I would highly recommend this book to others. This is the second book in the series and I do think that this series really needs to be read in order. The stories are not a continuation but the events of the first book really impacted the characters and the world they live in. I can't wait to see what is going to happen in City of Miracles!

I received a review copy of this book from Random House Publishing Group - Broadway Books via Blogging for Books and NetGalley. ( )
  Carolesrandomlife | Apr 25, 2017 |
Retired war hero General Turyin Mulaghesh is sent to the city of Voortyashtan on a sort of tour to count down the days until she earns her pension. That’s the official story, anyway – actually, she’s there to covertly investigate a new metal that just might be related to the supposedly dead gods of the Continent, and figure out why the last person sent to investigate the issue ended up missing. Voortyashtan is complicated, though, and there’s a lot more going on than meets the eye.

I enjoyed City of Stairs when I read it last year, but not as much as a lot of other people. Mulaghesh was one of my favourite characters in the book, though, so I was pretty thrilled that she was going to be the protagonist of City of Blades. She does not disappoint – she’s a curmudgeonly one-armed war hero that’s unabashedly competent and won’t take any nonsense from anybody. She starts off the book pretty tired and lost, but once she enters problem solving mode, there’s no one I’d rather have on the case. She’s got a unique perspective and it never gets tiring to look through it. I would read a whole series of books about Mulaghesh.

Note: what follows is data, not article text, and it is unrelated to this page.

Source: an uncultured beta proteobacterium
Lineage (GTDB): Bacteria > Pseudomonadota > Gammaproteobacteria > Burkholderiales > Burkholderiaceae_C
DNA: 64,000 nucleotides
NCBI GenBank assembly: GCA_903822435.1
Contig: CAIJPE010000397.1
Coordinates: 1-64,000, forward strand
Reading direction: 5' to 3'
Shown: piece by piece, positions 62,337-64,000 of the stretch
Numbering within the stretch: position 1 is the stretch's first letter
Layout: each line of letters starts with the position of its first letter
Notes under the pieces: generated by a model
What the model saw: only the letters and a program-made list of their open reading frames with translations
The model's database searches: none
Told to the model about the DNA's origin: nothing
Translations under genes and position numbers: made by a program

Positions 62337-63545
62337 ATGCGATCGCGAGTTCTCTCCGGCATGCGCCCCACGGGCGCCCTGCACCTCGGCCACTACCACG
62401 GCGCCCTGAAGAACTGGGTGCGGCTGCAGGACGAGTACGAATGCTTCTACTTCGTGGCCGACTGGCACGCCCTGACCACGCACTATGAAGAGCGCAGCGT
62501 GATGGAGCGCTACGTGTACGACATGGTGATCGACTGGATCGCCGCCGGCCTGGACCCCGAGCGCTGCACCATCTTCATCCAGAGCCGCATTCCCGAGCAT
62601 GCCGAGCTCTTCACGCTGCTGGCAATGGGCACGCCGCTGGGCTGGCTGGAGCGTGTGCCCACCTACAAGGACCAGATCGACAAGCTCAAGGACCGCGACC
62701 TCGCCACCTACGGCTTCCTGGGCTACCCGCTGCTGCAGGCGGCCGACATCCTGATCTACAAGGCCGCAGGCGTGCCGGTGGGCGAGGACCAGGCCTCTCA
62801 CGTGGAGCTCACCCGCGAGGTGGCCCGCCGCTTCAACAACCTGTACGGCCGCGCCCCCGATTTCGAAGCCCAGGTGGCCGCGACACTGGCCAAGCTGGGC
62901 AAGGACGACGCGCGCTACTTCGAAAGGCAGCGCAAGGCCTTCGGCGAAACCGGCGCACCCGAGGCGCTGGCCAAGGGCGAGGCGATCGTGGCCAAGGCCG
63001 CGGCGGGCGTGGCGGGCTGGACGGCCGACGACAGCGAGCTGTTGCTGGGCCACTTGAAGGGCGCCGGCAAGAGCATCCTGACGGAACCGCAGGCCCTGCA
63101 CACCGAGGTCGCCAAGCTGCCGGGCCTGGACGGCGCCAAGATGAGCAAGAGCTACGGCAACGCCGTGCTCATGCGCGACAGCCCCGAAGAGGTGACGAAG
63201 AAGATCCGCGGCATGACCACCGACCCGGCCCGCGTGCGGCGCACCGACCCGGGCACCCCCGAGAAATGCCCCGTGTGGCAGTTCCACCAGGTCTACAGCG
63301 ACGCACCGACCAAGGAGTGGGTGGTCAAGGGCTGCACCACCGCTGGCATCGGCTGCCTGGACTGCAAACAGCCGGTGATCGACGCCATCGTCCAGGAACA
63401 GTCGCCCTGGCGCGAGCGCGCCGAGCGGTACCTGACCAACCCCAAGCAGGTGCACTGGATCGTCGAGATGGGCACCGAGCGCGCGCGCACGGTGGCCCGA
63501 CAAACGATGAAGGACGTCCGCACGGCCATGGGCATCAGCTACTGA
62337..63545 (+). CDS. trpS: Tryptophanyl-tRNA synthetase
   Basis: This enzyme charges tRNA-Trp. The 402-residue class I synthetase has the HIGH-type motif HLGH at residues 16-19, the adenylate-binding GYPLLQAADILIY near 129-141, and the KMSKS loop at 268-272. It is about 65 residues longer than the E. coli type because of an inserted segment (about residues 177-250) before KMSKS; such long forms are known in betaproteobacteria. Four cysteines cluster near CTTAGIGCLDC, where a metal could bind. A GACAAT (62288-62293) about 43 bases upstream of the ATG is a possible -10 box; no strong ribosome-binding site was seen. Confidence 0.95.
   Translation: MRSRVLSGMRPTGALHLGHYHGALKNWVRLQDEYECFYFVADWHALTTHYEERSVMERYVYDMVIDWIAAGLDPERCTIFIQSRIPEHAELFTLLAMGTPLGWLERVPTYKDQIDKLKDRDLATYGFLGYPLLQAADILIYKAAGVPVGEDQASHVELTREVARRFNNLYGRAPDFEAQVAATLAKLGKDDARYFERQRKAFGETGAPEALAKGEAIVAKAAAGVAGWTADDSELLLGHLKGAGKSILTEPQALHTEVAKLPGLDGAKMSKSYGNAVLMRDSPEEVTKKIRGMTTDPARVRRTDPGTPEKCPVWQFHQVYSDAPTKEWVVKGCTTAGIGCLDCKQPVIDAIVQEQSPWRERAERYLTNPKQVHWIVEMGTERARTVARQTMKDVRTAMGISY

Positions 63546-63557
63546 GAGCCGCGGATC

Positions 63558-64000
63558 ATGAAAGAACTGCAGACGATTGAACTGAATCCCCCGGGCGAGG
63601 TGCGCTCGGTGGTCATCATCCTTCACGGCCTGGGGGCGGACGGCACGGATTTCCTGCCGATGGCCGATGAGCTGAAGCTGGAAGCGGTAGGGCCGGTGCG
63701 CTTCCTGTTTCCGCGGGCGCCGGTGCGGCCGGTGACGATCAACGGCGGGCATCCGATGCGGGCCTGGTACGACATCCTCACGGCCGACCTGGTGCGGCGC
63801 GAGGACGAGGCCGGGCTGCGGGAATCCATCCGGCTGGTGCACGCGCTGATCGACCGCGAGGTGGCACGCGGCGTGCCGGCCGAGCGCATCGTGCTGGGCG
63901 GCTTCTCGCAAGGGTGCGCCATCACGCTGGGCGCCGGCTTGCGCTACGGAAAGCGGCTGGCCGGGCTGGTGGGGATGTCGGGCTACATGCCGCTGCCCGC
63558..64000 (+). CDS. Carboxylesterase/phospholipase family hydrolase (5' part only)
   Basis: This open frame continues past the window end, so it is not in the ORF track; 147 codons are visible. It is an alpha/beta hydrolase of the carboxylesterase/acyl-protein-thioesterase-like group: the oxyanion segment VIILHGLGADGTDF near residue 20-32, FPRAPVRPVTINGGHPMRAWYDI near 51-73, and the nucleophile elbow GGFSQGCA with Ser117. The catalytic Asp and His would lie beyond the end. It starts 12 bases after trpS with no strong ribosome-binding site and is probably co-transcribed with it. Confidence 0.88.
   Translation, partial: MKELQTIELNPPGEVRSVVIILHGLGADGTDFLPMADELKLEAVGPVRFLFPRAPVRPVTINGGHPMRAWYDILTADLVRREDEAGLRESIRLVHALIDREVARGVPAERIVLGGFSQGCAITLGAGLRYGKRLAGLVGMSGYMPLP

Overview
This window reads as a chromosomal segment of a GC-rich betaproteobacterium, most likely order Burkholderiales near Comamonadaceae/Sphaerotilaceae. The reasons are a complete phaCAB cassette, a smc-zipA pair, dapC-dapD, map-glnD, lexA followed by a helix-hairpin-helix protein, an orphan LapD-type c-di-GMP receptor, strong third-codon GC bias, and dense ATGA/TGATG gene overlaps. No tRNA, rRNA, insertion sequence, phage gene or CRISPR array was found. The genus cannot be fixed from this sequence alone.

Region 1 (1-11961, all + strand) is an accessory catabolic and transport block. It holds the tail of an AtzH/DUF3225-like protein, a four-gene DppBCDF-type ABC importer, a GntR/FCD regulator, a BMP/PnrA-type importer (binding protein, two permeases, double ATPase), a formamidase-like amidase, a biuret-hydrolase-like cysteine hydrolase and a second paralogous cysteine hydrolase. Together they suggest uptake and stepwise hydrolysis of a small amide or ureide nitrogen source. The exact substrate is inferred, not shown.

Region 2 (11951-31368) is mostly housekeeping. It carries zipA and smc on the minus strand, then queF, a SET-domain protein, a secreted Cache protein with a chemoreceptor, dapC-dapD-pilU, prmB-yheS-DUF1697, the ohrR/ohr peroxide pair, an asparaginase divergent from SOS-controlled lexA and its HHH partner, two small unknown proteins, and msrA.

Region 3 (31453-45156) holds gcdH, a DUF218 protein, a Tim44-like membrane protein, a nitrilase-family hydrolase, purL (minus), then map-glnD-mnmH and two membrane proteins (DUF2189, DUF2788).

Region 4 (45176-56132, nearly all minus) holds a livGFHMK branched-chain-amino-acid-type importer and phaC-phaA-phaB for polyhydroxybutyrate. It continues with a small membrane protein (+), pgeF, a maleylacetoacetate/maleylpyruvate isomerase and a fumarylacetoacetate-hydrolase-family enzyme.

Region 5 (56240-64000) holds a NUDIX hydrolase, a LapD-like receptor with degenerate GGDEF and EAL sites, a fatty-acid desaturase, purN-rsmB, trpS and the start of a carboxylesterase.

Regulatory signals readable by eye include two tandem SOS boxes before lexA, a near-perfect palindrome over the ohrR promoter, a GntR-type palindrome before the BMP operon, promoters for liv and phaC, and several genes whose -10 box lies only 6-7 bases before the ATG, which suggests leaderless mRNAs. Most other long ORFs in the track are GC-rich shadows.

City of Blades starts off with a pretty similar premise to the first book – a Saypuri is sent to a hostile Continental city to investigate possible Divine intervention – but it quickly evolves into its own thing. It helps that it doesn’t have to do all the worldbuilding that City of Stairs had to; the world of these books is complicated, and it was good to be familiar with how it all worked. The world does get extended, but in a very natural way. The martial Voortya is a pretty interesting god to explore, and Mulaghesh is the perfect person to understand her.

The new characters introduced in this book are pretty cool, especially Sigrud’s engineer daughter Signe. Sigrud is back as well, and he seems much more like a real person, which was great. I was a little bit frustrated with the character arcs of the villains – I can’t say more without spoilers, but I wished that they were less stereotypical. It’s a minor flaw in an otherwise terrific book, though.

I’m looking forward to the third book, City of Miracles – I think that’s going to be the last book. Sigrud is going to be the protagonist, which I’m more excited about thanks to his development in City of Blades. ( )
  kgodey | Apr 11, 2017 |
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Author nameRoleType of authorWork?Status
Robert Jackson Bennettprimary authorall editionscalculated
Brand, ChristopherCover designersecondary authorsome editionsconfirmed
Dong, LaurenDesignersecondary authorsome editionsconfirmed
Weber, SamCover artistsecondary authorsome editionsconfirmed
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To Sir Terry, who wrote words upon my heart.

and to Nana, who was a never-ending fountain of books.
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Somewhere around mile three on the trek up the hill, Pitry Suturashni decides he would not describe the Javrati sun as 'warm and relaxing', as all the travel advertisements say.